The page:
Words of Wisdom

By SME Insurance

Posted 24/04/15

Some common questions and points to consider when looking at your insurance policy for your fish and chip shop:

1) Fish and chip insurance policies usually require ductwork systems and grease traps to be professionally cleaned, on an annual basis as a minimum – by a third party and the Fire Safety Certificate needs to be displayed clearly in order for your insurance policy to be valid.  Fire claims and compensation costs can be significant, so insurers are generally placing higher stipulations on this aspect of the policy. Failure to comply with these requirements and protect the building occupants could result in a prosecution for you.

2) Business interruption is the next area to consider. What would you do if you have a fire or are affected by the storms? How would you manage if your business was out of action for a period of time? Business interruption, covering loss of income during periods when you cannot carry out business as usual due to an unexpected insured loss, may be included in the policy package but as it may not be, make sure you discuss what you need when purchasing your policy.

3) Public liability insurance. Although it isn’t a legal requirement, it may help make potential claims brought against you by your customers easier to manage. It may only take a customer to slip on your freshly mopped floor and you could find yourself with a claim against you.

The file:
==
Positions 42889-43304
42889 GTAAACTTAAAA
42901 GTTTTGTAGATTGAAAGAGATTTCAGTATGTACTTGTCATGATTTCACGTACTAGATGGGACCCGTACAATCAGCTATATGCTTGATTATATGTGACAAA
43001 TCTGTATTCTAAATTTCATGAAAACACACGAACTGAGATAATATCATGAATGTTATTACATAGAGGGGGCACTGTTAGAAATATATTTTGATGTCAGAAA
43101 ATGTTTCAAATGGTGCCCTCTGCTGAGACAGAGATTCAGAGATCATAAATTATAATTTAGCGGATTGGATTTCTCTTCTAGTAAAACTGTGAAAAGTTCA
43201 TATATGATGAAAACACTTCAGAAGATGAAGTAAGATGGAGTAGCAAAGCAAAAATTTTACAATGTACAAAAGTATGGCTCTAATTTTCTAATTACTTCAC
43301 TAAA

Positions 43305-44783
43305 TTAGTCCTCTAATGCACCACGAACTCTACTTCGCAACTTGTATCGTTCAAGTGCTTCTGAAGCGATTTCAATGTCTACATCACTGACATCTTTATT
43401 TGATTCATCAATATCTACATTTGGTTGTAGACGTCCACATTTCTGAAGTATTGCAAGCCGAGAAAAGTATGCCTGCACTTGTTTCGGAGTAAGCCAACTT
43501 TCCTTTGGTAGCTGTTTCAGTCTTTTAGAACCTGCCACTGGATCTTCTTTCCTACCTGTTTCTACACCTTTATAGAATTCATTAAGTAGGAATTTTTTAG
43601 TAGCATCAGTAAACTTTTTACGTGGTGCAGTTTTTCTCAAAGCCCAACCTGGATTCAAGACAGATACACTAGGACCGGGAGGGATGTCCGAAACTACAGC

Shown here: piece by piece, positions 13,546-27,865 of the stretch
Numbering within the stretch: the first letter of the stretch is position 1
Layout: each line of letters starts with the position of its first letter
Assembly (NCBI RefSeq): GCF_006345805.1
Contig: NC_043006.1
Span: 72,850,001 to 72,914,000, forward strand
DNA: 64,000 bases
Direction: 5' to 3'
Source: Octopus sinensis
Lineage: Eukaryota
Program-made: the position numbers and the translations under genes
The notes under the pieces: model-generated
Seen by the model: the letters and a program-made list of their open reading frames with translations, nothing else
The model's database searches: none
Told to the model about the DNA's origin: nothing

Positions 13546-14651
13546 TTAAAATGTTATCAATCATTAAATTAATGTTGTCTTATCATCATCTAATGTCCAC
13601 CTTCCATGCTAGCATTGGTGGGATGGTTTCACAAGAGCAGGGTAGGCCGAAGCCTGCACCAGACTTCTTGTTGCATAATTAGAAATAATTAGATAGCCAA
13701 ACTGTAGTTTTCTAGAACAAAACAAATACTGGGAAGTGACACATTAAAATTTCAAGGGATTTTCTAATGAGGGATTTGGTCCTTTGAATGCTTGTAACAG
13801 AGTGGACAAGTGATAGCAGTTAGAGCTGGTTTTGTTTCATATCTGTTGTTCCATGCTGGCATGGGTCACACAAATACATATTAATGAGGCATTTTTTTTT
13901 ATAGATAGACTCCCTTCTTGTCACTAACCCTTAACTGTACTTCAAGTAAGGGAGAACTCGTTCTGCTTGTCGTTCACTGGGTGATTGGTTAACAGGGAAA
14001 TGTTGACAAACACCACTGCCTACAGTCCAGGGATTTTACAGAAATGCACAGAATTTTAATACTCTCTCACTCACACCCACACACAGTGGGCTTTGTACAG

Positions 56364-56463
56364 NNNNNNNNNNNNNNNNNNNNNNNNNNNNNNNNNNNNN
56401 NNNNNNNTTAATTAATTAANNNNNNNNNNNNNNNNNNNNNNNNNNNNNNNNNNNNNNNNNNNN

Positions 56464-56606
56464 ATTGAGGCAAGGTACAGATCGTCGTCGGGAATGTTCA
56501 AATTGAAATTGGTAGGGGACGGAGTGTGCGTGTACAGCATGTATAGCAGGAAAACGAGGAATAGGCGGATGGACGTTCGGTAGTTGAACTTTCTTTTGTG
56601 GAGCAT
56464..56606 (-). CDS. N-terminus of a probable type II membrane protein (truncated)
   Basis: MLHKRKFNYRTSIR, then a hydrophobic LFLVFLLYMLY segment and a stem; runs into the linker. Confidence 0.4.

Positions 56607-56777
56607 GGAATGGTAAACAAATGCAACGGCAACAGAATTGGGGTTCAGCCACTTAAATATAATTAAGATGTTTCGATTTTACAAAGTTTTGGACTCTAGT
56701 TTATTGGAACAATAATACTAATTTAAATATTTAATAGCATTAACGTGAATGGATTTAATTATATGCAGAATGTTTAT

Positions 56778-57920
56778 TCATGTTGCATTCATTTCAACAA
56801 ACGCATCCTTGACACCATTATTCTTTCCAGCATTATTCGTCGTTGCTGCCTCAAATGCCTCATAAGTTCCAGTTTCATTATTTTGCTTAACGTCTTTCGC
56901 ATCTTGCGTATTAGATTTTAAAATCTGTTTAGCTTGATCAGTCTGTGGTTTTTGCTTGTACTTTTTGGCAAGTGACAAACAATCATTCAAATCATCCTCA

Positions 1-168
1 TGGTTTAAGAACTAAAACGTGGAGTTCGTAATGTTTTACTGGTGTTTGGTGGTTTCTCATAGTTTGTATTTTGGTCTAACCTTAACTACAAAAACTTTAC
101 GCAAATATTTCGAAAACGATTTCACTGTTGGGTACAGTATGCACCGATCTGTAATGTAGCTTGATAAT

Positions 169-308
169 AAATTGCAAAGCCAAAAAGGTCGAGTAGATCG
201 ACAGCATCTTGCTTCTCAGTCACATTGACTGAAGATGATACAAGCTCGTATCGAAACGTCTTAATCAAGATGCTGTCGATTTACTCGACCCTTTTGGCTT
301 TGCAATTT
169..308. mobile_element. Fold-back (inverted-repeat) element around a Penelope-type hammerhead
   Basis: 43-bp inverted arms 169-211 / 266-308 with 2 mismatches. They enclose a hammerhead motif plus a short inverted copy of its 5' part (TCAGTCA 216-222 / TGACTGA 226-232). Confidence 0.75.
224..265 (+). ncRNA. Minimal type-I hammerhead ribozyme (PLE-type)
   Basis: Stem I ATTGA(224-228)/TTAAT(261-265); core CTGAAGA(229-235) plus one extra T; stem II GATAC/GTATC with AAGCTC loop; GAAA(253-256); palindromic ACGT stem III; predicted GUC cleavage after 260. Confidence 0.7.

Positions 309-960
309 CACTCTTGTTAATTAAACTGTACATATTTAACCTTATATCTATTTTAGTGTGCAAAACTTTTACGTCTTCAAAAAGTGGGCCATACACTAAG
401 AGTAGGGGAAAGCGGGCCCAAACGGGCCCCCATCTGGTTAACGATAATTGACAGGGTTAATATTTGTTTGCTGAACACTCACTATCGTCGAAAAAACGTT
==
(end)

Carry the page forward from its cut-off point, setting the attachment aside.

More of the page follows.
4) Changes to your shop. If you make any alterations, for example to include a sit-down area, then ensure you notify your insurer as this may affect your cover. Have you created an outside seating area in anticipation of a summer? If so, your local authority may require an increase in your public liability amount, or at the least to have sight of your cover so it’s worth checking.

5) Seasonal trade increases. This is particularly relevant for certain areas, for example if you trade in a busy holiday resort, you may need to increase your stock during bank holidays and summer periods for instance. Whilst most business insurance policies typically take seasonal stock increases into consideration, you must check with your insurance provider and make sure it’s noted in your specific endorsements or terms and conditions.  The average increase is usually 25% above your normal stock, which is often more than adequate, but if you need it to be higher than this – again check with your insurance provider.

6) Documentation. Do keep all your certificates, maintenance agreements, and policy documents in a safe place that is accessible, as it may make the process of making a claim easier for you.

7) Ask questions. When it comes to taking out an insurance policy the key is to always check and question what you do not understand. Don’t be afraid to ask, as failure to do so could result in an invalid policy or cover not being as you had expected. In any case, your insurance provider is likely to have heard most questions before now.

SME Insurance Services is more than happy to answer your insurance related questions. When you contact us, rest assured we will make you aware of the important points and considerations discussed in this article.

Please call us, or email us using NewBusiness@smeinsurance.com.

Posted 24/04/15

Author: SME Insurance

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Fullers Bakery has used SMEi for the last 3 years for both business premises and motor insurance. The changeover from our previous insurers was seamless and efficient with queries and special requirements all handled very professionally. We have just entered our third year of cover with CBAIS and based on the previous two years, we look forward to a continued healthy working relationship well into the future.

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